Nothing actually new here, but listening to Art Cashin retall the latest end of the world episode in that wise, grizzled voice of his brings a soothing element to what is set to be another dramamine-friendly week.
Friday’s stock market crumbled under the weight of rumors and worries about the Eurozone. Would Greece default over the weekend? Was Jurgen Stark’s sudden resignation from the ECB a power play by Merkel or the first shot of bringing the bailout debate to the German public? Would the weekend G-7 meeting result in a surprise policy lift? All those concerns, and more, crushed stocks on both sides of the pond.
Over the weekend, the battle has shifted. German authorities talk openly of the likelihood of a Greek default. They are said to be developing a plan to backstop German banks in the event of a Greek default. That puts pressure on other banks, especially French banks, since there is no Gallic backstop plan. Collateral damage could be to bring no bids to the next Greek auction, or make them pay such high rates as to make the auction toxic. The Euro crisis is quickly evolving into a Gordian Knot.
Although it is called a sovereign debt crisis, it was not the sovereigns who were in the front lines of the battle. It was the European banks that held a portion of the bonds issued by the weak sovereigns. If the market value of the sovereigns they held fell to, say, 50 cents on the dollar, those losses could make those banks insolvent. They would become the new Bear Stearns and Lehman. That’s why the rescue effort quickly shifted from simply bailing out Greece and the others to buying the sovereign debt to put a floor under those bonds. The rumored German backstop would, as we noted, shift focus back to the sovereigns with Greece running out of funds, possibly by month’s end.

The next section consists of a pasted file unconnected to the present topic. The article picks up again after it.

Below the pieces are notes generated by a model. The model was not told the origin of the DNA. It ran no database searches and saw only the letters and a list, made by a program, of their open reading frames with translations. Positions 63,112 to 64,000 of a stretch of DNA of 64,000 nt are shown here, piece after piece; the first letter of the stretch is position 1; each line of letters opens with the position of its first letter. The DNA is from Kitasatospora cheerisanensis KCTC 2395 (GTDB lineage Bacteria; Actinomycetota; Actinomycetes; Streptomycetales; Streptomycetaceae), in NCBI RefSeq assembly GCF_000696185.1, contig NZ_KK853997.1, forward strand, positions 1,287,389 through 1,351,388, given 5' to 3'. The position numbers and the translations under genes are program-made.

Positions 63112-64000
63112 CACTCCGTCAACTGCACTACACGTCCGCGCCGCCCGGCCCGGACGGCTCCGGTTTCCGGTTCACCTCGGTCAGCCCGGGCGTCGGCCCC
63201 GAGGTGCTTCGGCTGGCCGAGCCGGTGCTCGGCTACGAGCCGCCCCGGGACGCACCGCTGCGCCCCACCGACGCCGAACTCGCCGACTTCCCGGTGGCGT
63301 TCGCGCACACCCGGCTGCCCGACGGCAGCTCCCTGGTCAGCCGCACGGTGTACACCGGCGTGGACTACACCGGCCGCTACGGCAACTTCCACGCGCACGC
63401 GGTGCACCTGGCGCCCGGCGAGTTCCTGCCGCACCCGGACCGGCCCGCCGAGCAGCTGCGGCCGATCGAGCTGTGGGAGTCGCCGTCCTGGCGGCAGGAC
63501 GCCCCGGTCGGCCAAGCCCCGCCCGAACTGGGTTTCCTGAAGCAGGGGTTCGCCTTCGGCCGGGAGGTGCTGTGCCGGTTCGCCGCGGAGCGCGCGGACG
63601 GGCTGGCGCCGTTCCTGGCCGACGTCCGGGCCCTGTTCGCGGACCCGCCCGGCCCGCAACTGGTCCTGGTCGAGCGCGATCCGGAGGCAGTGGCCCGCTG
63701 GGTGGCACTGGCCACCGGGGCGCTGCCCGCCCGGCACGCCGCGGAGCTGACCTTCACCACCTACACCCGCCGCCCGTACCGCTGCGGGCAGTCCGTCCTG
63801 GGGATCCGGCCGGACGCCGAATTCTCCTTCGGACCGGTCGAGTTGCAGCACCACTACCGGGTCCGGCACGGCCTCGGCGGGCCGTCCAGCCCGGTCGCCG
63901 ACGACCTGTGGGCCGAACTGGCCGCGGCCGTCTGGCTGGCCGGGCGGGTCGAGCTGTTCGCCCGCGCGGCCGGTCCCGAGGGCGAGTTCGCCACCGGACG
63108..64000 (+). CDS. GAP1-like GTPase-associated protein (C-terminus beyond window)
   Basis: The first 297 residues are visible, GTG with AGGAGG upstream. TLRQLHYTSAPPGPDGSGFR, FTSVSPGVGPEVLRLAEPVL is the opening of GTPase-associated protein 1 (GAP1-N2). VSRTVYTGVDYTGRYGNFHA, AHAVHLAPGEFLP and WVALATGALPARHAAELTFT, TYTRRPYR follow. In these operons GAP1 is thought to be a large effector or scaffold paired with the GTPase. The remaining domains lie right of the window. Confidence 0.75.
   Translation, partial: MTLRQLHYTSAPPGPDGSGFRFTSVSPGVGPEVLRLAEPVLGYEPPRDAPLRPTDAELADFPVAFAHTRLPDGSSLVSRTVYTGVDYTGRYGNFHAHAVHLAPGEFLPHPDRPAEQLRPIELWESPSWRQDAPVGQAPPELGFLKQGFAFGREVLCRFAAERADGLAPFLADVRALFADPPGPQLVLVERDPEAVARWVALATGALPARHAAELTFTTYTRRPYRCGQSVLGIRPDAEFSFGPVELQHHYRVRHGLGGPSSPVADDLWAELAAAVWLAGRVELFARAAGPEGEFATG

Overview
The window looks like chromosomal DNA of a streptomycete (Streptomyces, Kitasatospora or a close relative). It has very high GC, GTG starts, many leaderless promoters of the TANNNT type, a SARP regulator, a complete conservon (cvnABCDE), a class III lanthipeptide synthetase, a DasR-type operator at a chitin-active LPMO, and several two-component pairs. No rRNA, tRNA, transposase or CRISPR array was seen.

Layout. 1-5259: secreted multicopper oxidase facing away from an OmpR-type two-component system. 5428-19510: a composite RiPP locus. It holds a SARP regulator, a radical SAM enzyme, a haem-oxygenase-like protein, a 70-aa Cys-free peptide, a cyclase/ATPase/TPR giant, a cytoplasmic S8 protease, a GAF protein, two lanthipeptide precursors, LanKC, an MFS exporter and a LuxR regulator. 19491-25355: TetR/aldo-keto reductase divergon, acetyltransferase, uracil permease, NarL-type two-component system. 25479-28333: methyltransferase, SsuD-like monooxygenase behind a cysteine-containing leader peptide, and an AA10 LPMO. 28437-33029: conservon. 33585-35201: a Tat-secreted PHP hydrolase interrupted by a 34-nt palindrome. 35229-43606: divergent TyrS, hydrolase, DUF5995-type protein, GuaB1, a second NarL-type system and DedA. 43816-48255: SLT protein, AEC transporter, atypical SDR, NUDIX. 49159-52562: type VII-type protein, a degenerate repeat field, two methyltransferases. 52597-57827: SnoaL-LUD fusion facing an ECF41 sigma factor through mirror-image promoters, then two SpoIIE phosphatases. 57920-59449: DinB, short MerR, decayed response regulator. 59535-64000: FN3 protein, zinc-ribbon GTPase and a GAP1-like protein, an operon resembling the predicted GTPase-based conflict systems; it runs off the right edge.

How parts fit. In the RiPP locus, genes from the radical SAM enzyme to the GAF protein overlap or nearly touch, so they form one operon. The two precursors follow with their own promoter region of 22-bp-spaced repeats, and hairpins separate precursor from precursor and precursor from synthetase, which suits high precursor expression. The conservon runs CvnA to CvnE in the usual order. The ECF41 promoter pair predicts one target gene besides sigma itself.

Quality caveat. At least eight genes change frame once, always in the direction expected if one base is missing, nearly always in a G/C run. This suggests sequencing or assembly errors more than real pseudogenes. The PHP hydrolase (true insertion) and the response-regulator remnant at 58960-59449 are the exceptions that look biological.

U.S. markets are at near-critical levels. The uptrend line that caused the last bounce (S&P 1140) is around 1145. Key support levels are 1140, 1132, 1120 and ultimately 1101. The new Battle of Thermopylae is on the way.
Rumors of French nuclear accident has European markets reeling.